Presentation on theme: "English for academic study —— Listening and Speaking 学术英语听与说 English for academic study 山东大学 高艳"— Presentation transcript:
English for academic study —— Listening and Speaking 学术英语听与说 English for academic study 山东大学 高艳 Email: email@example.com@sdu.edu.cn
English for academic study Outline Introduction to EAP course Teaching demo for listening Teaching demo for speaking
什么是 “ 学术英语 ”? English for academic study 学术 — 是指系统专门的学问，是对存在物及 其规律的学科化论证，泛指高等教育和研究。 学术英语 — 在大学背景下使用的英语（学术 语言）。
What is English for academic study? English for academic study It refers to the oral, written, auditory, and visual language proficiency required to learn effectively in schools and academic programs—i.e., it’s the language used in classroom lessons, books, tests, and assignments, and it’s the language that students are expected to learn and achieve fluency in.
English for academic study 国内高等教育在学术训练方面欠缺 人们对学术英语的认识有误区 学术英语课程的开设在发生变化
English for academic study Course description: Course name: English for academic study (EGAP) Credit: 1.5 Teaching hours: 24 Teaching approach: skilled based Course contents: – Listening to lectures and note-taking – Oral presentation – Reading strategies and skills – Essay writing and summary writing Note ： This is based on the curriculum in Shanda
English for academic study Course Assessment - Final exam: 50% (listening, reading, summary writing, etc.) -Oral presentation: 15% -Essay writing ： 15% -Assignments: 10% -Class performance: 10%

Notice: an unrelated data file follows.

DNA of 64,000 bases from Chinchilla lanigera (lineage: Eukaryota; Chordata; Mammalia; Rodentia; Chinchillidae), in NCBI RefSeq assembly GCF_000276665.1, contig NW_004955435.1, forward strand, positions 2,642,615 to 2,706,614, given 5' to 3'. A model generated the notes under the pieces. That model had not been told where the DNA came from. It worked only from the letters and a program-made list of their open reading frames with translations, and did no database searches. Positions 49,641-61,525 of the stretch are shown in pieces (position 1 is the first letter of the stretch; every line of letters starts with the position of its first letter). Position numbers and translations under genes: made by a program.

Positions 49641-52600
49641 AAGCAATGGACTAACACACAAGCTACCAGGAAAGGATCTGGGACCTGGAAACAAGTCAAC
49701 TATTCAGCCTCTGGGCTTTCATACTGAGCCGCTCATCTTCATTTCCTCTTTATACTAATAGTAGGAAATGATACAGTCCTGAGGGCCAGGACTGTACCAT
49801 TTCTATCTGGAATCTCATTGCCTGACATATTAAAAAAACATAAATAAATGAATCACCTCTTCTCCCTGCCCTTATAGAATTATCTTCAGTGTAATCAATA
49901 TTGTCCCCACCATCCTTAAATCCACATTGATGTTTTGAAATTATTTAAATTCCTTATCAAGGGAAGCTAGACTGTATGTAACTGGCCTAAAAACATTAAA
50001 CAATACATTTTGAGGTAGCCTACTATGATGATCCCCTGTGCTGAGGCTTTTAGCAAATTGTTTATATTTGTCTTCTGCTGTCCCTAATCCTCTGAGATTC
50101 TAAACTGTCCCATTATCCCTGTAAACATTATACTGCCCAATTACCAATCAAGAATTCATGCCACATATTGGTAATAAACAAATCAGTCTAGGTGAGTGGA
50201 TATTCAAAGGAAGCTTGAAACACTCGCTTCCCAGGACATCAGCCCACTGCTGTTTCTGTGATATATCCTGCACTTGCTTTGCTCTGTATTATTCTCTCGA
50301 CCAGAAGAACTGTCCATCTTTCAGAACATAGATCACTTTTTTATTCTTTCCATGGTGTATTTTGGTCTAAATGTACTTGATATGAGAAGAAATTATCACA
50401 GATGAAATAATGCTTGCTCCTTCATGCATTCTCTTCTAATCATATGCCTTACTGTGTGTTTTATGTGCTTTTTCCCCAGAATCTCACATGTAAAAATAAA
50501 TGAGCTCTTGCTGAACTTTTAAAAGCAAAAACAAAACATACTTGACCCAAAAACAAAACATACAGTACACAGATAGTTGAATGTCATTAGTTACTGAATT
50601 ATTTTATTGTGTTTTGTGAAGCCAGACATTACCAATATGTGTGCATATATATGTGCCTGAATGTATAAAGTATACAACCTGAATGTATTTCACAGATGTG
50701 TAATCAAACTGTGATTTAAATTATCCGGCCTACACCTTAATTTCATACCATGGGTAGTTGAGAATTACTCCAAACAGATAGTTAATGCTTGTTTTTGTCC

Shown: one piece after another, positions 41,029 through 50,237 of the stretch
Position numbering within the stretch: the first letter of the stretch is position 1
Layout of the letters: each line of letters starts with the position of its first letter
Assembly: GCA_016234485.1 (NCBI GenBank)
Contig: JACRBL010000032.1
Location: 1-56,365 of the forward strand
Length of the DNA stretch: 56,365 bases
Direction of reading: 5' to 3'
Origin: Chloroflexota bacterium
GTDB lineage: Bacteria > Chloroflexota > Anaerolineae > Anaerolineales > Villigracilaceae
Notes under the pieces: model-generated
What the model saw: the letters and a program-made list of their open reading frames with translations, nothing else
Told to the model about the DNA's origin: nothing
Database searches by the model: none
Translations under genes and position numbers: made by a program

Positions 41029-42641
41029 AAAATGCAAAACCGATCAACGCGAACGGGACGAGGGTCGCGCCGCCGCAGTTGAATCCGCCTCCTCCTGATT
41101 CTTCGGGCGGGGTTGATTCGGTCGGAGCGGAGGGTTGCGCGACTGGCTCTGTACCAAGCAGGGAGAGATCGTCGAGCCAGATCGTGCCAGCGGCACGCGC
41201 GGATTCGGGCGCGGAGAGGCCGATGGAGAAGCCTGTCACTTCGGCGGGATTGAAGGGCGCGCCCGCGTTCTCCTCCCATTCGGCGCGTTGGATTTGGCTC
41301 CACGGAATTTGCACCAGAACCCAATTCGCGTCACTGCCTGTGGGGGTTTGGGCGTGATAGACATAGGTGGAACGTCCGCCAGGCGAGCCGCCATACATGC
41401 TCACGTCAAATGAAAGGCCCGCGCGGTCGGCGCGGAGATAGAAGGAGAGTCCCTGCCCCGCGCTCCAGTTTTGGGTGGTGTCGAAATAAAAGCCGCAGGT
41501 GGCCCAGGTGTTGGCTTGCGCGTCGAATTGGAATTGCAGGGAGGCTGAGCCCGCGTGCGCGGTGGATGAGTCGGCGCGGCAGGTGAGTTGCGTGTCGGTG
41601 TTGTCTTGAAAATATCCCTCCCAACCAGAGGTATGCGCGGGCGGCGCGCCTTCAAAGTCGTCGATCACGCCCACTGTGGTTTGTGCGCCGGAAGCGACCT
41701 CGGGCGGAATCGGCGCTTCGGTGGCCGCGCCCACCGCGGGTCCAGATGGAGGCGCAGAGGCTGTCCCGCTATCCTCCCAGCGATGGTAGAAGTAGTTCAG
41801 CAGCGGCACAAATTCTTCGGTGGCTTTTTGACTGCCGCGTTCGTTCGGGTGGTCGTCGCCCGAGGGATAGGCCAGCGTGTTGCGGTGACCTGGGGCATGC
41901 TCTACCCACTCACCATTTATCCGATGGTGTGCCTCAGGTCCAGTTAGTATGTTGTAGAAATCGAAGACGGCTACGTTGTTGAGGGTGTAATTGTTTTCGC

English for academic study Students’ background: 大学二年级第 1 学期 三个班， 91 人，（其中包括 1 名乌克兰留学生） 专业包括：药学、口腔、护理、公卫、计算机 学生英语水平：已完成大学英语四级课程 64 人通过 CET4 ， 最高分 631 ， 最低分 470 ，平均分 559
English for academic study English for academic study — Listening
English for academic study Students’ Problems in listening: Speed, topic, vocabulary. Students cannot identify the key information. They hope to understand everything. When they take notes, they don’t know what do write down. They cannot write quickly enough, so that they often write one thing and miss the others.
English for academic study What to teach? Macroskills ： Make use of lecture introduction Note-taking Recognizing the structure and key information of lectures Microskills: Recognizing words that are spoken quickly and not stressed Recognizing where one spoken word ends and the next begins Word stress and sentences stress
English for academic study I. Class discussion What do you expect the lecturer to talk about in the introduction to a lecture? Do you think a lecturer should try to make the structure of the lecture obvious to students in the introduction? If so, how does he do? Case One: Introductions to lectures Teaching objective: How to make good use of introduction to a lecture Skills to learn: Getting familiar with “language signals”.
English for academic study II. Listening Practice (1) 1.Watch a video clip and see if the lecturer tells what she is going to talk about. If she does, what is her topic and how do you know it? 2. Look at the following two notes taken by two students. Which student understood what the lecturer was going to talk about? Student 1: Migration from new EU countries, e.g., Poland – effect on UK econ., etc. Student 2: Not EU migration But internal UK migration, e.g., country to city.